Hem , sha-3 i suppose, keccak, no ? But really is not so urgent as you have already told .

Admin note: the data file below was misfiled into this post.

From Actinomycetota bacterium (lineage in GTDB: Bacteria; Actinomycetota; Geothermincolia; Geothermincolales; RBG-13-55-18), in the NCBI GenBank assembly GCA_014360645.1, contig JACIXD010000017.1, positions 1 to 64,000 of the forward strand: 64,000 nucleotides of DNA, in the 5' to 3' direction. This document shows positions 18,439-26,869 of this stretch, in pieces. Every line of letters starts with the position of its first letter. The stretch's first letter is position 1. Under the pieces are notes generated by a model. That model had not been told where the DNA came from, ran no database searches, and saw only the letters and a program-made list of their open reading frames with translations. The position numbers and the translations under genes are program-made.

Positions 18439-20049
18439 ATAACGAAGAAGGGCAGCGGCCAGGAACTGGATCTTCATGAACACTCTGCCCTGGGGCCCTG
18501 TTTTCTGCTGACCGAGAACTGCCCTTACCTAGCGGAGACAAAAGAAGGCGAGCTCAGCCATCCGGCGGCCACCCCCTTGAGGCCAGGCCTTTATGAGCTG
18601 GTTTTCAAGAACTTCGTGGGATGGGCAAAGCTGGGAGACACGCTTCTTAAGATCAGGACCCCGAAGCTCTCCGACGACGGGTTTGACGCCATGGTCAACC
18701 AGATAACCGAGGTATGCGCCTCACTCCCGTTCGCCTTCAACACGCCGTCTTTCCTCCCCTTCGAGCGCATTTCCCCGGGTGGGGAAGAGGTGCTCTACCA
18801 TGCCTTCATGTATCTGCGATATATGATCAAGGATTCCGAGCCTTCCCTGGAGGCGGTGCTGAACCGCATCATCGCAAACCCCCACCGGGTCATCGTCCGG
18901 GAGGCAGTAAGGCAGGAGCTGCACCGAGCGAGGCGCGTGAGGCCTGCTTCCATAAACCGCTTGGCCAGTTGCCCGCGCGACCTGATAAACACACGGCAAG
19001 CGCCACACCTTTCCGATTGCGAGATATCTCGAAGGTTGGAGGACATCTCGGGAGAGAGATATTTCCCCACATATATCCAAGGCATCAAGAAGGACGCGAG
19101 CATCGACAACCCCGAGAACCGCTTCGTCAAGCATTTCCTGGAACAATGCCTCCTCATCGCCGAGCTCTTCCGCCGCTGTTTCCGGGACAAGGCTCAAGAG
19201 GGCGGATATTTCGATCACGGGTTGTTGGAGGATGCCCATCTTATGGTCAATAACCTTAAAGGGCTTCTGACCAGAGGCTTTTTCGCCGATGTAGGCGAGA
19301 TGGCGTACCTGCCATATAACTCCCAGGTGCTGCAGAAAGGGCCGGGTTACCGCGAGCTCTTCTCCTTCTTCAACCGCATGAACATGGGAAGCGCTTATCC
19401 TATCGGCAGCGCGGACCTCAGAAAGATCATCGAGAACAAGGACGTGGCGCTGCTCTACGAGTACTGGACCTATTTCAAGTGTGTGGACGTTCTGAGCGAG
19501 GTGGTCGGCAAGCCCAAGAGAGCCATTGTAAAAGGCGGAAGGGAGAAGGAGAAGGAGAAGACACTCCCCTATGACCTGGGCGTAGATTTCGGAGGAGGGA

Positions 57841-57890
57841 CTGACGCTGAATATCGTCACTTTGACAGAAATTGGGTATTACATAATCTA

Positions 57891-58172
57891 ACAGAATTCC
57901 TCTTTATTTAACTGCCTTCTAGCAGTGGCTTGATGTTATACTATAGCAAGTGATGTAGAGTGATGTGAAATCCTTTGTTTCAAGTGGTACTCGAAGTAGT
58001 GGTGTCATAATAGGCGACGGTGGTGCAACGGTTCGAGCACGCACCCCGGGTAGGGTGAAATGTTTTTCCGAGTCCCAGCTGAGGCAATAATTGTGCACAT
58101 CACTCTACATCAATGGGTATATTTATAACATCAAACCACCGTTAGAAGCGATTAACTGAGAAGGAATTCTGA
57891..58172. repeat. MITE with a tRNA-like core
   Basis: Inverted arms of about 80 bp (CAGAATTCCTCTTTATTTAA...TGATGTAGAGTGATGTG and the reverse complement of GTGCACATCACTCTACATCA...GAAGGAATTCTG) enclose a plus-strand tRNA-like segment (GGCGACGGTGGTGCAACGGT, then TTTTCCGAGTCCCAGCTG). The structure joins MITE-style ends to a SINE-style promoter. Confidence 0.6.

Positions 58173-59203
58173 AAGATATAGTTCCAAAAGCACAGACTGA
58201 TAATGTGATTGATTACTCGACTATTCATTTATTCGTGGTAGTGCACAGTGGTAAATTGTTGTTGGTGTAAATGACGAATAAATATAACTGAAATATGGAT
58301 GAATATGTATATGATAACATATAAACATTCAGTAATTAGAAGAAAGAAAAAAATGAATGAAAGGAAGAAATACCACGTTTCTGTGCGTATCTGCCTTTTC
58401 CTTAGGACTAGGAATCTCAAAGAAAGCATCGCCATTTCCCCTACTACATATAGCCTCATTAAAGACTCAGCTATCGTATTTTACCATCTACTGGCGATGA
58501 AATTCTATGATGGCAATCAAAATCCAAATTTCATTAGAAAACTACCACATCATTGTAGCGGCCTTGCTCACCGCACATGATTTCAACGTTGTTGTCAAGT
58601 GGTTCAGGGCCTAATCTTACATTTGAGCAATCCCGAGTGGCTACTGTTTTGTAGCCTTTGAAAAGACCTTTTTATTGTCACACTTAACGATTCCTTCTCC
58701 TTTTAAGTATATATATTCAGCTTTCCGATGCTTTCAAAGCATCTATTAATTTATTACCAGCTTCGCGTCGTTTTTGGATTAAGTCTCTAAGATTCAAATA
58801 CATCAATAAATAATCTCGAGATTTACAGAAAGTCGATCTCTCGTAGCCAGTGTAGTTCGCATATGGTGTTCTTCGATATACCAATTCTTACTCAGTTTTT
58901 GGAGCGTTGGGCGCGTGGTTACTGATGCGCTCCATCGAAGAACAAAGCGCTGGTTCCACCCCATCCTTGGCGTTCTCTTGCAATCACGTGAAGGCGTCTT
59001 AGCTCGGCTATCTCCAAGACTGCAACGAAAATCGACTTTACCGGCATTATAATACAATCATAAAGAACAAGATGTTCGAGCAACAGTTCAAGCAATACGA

Best 2012/10/15, Jeff King <p...@peff.net>: > On Mon, Oct 15, 2012 at 07:47:09PM +0200, Ævar Arnfjörð Bjarmason wrote: > >> On Mon, Oct 15, 2012 at 6:42 PM, Elia Pinto <gitter.spi...@gmail.com> >> wrote: >> > Very clear analysis. Well written. Perhaps is it the time to update >> > http://git-scm.com/book/ch6-1.html (A SHORT NOTE ABOUT SHA-1) ? >> > >> > Hope useful >> > >> > http://www.schneier.com/crypto-gram-1210.html >> >> This would be concerning if the Git security model would break down if >> someone found a SHA1 collision, but it really wouldn't. >> >> It's one thing to find *a* collision, it's quite another to: >> >> 1. Find a collision for the sha1 of harmless.c which I know you use, >> and replace it with evil.c. >> >> 2. Somehow make evil.c compile so that it actually does something >> useful and nefarious, and doesn't just make the C compiler puke. >> >> If finding one arbitrary collision costs $43K in 2021 dollars >> getting past this point is going to take quite a large multiple of >> $43K. > > There are easier attacks than that if you can hide arbitrary bytes > inside a file. It's hard with C source code. The common one in hash > collision detection circles is to put invisible cruft into binary > document formats like PDF or Postscript. Git blobs themselves do not > have such an invisible place to put it, but you might be storing a > format that does. > > But worse, git _commits_ have such an invisible portion. We calculate > the sha1 over the full commit, but we tend to show only the portion up > to the first NUL byte. I used that horrible trick in my "choose your own > sha1 prefix" patch. However, we could mitigate that by checking for > embedded NULs in git-fsck. > >> 3. Somehow inject the new evil object into your repository, or >> convince you to re-clone it / clone it from somewhere you usually >> wouldn't. > > Yeah, this part is the kicker. With the commit NUL trick, you would make > a useful commit and then ask somebody to pull it, and then later replace > it with a commit pointing to an arbitrary tree. But if we assume we can > detect that easily (which I think we can), we are left with replacing > binary blobs that have hidden bits. And most projects do not take many > such blobs, and the result is that you could only replace the contents > of that particular blob, not an arbitrary part of the tree. > >> It would be very interesting to see an analysis that deals with some >> actual Git-related security scenarios, instead of something that just >> assumes that if someone finds *any* SHA1 collision the sky is going to >> fall. > > I agree that most of the analysis is overblown. Having read the analysis > Schneier pointed to, it actually is not that bad. We have 5-10 years to > get to a point where it's really expensive and extremely complex to > mount a single attack. > > That doesn't seem like an emergency to me. It sounds like something we > should be thinking about (and we are). The simplest thing would be to > wait for a moment when it makes sense to break compatibility (e.g., we > decide that "git 2.0" is here, and everybody will have to rewrite to > take advantage of new features, so we can jump to sha-2). We can also > start building sha-2 history that references sha-1 history. That would > mean everybody needs to upgrade their git, but that is not a problem > that requires 5-10 years of foresight and planning. > > -Peff > -- Inviato dal mio dispositivo mobile -- To unsubscribe from this list: send the line "unsubscribe git" in the body of a message to majord...@vger.kernel.org More majordomo info at http://vger.kernel.org/majordomo-info.html